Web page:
## hidden dangers of noninformative priors

Posted in Books, Statistics, University life with tags , , , , , on November 21, 2013 by xi'an

Last year, John Seaman (III), John Seaman (Jr.), and James Stamey published a paper in The American Statistician with the title Hidden dangers of specifying noninformative priors. (It does not seem to be freely available on-line.) I gave it to read to my PhD students, meaning to read towards the goal of writing a critical reply to the authors. In the meanwhile, here are my own two-cents on the paper.

“Applications typically employ Markov chain Monte Carlo (MCMC) methods to obtain posterior features, resulting in the need for proper priors, even when the modeler prefers that priors be relatively noninformative.” (p.77)

Apart from the above quote, which confuses proper priors with proper posteriors (maybe as the result of a contagious BUGS!), and which is used to focus solely and sort-of inappropriately on proper priors, there is no hard fact to bite in, but rather a collection of soft decisions and options that end up weakly supporting the authors’ thesis. (Obviously, following an earlier post, there is no such thing as a “noninformative” prior.) The paper is centred on four examples where a particular choice of (“noninformative”) prior leads to peaked or informative priors on some transform(s) of the parameters. Note that there is no definition provided for informative, non-informative, diffuse priors, except those found in BUGS with “extremely large variance” (p.77). (The quote below seems to settle on a uniform prior if one understands the “likely” as evaluated through the posterior density.) The argument of the authors is that “if parameters with diffuse proper priors are subsequently transformed, the resulting induced priors can, of course, be far from diffuse, possibly resulting in unintended influence on the posterior of the transformed parameters” (p.77).

## can you help?

Posted in Statistics, University life with tags , , , , , , , on October 12, 2013 by xi'an

An email received a few days ago:

I want to compare the predictive power of a non Bayesian model (GWR, Geographically weighted regression) and a Bayesian hierarchical model (spLM).
For GWR, DIC is not defined, but AIC is.
For  spLM, AIC is not defined, but DIC is.

How can I compare the predictive ability of these two models? Does it make sense to compare AIC of one with DIC of the other?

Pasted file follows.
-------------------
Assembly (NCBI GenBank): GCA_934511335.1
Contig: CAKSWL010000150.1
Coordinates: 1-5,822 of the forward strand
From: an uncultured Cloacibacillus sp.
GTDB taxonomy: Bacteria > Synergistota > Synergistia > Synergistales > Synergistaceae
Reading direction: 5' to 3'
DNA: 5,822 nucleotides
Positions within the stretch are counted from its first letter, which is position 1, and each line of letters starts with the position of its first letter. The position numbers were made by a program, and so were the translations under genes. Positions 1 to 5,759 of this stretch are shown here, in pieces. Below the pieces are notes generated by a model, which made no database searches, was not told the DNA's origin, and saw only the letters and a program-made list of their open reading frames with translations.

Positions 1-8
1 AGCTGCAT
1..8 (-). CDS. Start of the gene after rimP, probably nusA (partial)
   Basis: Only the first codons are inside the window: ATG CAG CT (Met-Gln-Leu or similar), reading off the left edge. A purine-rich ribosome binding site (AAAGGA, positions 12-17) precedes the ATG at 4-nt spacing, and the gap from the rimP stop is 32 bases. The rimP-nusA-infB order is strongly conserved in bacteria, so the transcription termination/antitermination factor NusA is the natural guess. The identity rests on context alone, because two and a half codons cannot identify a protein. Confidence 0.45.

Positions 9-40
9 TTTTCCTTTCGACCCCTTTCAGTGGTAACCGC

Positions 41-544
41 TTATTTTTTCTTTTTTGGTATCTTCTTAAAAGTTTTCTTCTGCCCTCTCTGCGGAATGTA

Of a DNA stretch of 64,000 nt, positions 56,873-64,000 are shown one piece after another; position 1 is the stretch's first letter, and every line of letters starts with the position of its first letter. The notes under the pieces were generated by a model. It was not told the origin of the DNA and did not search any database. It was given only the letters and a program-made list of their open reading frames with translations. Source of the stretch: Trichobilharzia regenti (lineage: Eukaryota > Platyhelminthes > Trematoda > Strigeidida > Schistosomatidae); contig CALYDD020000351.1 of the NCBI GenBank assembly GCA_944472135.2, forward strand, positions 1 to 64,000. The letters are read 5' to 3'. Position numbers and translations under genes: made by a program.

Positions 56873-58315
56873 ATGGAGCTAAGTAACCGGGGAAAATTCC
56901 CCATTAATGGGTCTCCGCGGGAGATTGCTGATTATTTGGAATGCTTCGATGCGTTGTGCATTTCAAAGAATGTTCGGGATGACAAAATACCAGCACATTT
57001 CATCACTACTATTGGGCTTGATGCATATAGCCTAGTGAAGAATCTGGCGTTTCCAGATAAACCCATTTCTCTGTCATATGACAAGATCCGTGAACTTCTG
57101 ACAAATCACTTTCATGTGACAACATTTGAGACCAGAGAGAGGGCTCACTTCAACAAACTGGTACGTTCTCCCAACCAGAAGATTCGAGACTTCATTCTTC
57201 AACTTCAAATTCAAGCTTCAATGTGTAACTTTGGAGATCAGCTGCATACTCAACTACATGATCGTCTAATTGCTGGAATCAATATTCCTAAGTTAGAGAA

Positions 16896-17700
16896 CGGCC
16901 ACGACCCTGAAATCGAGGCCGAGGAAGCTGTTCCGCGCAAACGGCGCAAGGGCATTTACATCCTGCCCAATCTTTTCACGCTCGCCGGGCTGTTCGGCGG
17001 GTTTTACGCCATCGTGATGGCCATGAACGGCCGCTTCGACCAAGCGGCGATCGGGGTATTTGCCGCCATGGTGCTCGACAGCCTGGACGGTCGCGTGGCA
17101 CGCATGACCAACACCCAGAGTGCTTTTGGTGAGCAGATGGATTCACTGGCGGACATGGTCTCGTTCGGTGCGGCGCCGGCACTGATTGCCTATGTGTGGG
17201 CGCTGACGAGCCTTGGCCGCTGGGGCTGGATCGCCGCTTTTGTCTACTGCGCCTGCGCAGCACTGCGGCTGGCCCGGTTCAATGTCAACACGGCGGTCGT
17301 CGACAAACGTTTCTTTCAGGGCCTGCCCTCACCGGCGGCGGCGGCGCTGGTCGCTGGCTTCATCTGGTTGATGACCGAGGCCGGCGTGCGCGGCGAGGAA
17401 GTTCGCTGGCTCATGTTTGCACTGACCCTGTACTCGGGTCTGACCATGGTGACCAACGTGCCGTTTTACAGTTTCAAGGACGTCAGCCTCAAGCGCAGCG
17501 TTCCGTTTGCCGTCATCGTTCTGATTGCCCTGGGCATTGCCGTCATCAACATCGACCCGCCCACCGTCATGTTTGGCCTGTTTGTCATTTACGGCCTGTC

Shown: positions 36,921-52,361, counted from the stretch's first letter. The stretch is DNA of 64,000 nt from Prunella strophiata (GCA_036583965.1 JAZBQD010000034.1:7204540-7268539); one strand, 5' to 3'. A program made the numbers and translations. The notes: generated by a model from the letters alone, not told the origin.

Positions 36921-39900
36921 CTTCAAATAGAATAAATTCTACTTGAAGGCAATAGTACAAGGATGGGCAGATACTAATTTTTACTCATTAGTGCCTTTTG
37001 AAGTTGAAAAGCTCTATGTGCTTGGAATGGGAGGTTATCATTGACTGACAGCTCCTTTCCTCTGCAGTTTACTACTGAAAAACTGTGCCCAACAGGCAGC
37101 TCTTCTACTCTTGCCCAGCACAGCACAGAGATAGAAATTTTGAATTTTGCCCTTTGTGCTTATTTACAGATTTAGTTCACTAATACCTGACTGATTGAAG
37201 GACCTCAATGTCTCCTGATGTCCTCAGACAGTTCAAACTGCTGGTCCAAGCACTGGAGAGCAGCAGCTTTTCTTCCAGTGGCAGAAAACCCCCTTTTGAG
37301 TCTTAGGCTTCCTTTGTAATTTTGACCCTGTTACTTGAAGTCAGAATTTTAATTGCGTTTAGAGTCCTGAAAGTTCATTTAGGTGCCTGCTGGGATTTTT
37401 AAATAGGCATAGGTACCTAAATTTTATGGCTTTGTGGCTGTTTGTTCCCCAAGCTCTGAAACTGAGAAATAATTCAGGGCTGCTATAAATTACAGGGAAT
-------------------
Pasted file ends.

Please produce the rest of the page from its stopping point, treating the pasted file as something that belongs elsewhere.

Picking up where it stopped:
I did not reply as the answer is in the question: the numerical values of AIC and DIC do not compare. And since one estimation is Bayesian while the other is not, I do not think the predictive abilities can be compared. This is not even mentioning my reluctance to use DIC…as renewed in yesterday’s post.

## seminar at CREST on predictive estimation

Posted in pictures, Statistics, University life with tags , , , , , , , , on March 6, 2012 by xi'an

On Thursday, March 08, Éric Marchand (from Université de Sherbrooke, Québec, where I first heard of MCMC!, and currently visiting Université de Montpellier 2) will give a seminar at CREST. It is scheduled at 2pm in ENSAE (ask the front desk for the room!) and is related to a recent EJS paper with Dominique Fourdrinier, Ali Righi, and Bill Strawderman: here is the abstract from the paper (sorry, the pictures from Roma are completely unrelated, but I could not resist!):

We consider the problem of predictive density estimation for normal models under Kullback-Leibler loss (KL loss) when the parameter space is constrained to a convex set. More particularly, we assume that

$X \sim \mathcal{N}_p(\mu,v_x\mathbf{I})$

is observed and that we wish to estimate the density of

$Y \sim \mathcal{N}_p(\mu,v_y\mathbf{I})$

under KL loss when μ is restricted to the convex set C⊂ℝp. We show that the best unrestricted invariant predictive density estimator p̂U is dominated by the Bayes estimator p̂πC associated to the uniform prior πC on C. We also study so called plug-in estimators, giving conditions under which domination of one estimator of the mean vector μ over another under the usual quadratic loss, translates into a domination result for certain corresponding plug-in density estimators under KL loss. Risk comparisons and domination results are also made for comparisons of plug-in estimators and Bayes predictive density estimators. Additionally, minimaxity and domination results are given for the cases where: (i) C is a cone, and (ii) C is a ball.